Forty-eight years ago Martin Luther King Jr. published a collection of sermons entitled Strength to Love. In this small volume Dr. King challenged Christians to connect their faith to action, which would result in just laws and society for all people. These sermons are as relevant today as they were when they were first preached.
The foundation of racial unity, and therefore justice for all, is love of God, and recognition that He created us all from the same substance and wishes us to behave towards each other with love and fellowship, with tolerance and righteousness. The achievement of racial unity involves practical matters including how to treat racial and ethnic differences that have long been misunderstood (often willfully) and made the cause for division.
In Acts 17:26, Paul pointed out that God actually created all people, all nations, all ethnos from one – Adam! Therefore, no race, people group or nation has the right to look down upon another, since God is the creator of all!
Jesus Christ further negated the division of race and ethnic background, saying:
There is neither Jew nor Greek, slave nor free, male nor female, for you are all one (Galatians 3:28).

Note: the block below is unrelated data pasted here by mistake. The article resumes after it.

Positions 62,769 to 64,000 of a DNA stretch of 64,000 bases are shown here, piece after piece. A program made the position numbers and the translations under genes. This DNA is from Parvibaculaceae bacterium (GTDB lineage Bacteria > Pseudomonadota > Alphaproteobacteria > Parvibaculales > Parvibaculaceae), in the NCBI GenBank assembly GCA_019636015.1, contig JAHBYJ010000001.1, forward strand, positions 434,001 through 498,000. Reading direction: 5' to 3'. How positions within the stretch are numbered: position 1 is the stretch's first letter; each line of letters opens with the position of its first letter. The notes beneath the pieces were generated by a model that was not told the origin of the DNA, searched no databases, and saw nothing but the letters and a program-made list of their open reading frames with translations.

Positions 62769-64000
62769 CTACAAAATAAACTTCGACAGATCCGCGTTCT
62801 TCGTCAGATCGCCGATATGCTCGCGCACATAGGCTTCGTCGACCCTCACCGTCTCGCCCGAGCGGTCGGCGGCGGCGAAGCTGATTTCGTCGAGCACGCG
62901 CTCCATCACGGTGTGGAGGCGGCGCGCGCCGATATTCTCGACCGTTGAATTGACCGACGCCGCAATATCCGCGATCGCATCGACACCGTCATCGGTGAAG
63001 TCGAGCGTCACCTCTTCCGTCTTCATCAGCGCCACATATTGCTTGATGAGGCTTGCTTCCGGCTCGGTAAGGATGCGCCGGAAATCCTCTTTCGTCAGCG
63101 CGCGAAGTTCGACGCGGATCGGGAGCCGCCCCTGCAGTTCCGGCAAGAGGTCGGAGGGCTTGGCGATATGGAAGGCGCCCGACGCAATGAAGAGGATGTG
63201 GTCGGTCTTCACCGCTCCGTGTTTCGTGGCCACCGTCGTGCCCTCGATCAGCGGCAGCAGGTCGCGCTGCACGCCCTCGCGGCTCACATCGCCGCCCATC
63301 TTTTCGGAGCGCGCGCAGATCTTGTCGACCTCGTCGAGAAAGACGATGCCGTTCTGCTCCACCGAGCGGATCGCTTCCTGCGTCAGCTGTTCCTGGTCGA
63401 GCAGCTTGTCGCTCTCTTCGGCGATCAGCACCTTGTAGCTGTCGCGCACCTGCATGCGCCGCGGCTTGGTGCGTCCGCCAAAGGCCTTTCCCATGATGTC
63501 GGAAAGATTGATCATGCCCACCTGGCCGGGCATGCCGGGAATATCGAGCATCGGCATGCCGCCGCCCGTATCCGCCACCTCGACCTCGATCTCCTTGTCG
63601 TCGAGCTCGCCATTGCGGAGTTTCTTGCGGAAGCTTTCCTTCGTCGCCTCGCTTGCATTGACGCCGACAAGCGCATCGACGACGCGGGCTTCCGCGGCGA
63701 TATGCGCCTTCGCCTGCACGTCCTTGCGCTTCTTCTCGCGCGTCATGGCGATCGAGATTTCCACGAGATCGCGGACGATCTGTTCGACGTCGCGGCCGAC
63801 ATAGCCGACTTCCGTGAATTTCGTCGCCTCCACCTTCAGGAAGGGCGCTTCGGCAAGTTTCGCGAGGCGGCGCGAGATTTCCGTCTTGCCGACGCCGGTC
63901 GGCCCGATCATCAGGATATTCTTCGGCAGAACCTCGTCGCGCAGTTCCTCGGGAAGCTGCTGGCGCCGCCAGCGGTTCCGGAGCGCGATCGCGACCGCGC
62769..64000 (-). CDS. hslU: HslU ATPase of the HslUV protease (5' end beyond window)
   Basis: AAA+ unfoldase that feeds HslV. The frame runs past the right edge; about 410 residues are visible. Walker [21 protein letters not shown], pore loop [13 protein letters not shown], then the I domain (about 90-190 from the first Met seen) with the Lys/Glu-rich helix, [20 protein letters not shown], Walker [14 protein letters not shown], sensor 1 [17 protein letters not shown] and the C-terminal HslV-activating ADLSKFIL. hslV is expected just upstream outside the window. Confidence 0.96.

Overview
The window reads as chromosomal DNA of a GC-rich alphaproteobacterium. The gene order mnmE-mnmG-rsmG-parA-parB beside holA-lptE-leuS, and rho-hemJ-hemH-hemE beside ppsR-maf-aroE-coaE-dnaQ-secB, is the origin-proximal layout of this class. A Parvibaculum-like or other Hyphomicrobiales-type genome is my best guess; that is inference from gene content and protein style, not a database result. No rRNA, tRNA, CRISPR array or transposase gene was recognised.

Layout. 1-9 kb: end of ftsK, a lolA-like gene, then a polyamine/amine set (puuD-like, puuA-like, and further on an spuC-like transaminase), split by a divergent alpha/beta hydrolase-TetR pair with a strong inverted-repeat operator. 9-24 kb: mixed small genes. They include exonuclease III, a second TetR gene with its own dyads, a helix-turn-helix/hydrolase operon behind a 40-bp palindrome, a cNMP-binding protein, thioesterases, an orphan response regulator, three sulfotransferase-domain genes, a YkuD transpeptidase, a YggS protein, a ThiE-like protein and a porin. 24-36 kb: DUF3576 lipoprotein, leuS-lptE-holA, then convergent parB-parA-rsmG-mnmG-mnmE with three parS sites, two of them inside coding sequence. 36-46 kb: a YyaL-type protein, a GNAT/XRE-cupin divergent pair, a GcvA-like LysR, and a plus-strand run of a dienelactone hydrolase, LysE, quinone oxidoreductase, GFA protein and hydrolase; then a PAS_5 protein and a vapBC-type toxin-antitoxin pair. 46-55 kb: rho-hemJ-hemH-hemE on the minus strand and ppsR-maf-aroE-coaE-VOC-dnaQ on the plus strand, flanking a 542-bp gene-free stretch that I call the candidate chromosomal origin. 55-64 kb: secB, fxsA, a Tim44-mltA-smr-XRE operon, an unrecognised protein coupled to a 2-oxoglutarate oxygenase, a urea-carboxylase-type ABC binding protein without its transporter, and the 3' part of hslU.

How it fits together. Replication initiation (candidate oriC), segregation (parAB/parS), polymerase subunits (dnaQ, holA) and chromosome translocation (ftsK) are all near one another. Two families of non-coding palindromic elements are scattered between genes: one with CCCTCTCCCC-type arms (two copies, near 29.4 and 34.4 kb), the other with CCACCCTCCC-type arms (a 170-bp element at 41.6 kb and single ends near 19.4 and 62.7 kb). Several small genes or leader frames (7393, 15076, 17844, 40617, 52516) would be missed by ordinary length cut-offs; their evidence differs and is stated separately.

Whether we are Jew or Gentile, black or white, brown, red or yellow – the dividing walls can only be removed by diligent work by all people following their faith traditions. Apostle Paul’s words admonish us to repent, to practice what we believe by reconciling racial and ethnic divisions; by working for equality, justice, love and harmony among all the races and ethnic groups. We are all equal before God’s eyes, regardless of the country we were born in or live in; regardless of our skin-color; regardless of the language we speak or the faith we follow.
The Prophet Isaiah reminds us that God won’t hear our prayers while we oppress those around us (Isaiah 5:9b-10).
If you do away with the yoke of oppression, and if you spend yourselves in behalf of the hungry and satisfy the needs of the oppressed, then your light will rise in the darkness, and your night will become like the noonday.
Almost 50 years ago, Dr. Martin Luther King cried out: “We will not be satisfied until
‘justice rolls down like waters and righteousness like a mighty stream.’ (Amos 5:24)
Let us use our faith to work together until racial and ethnic justice does roll down like waters and we are all one!
Delivered at Racial Unity Service sponsored by the Metropolitan Area Church Council, First Unitarian Universalist Church, Columbus, OH, 13 March 2011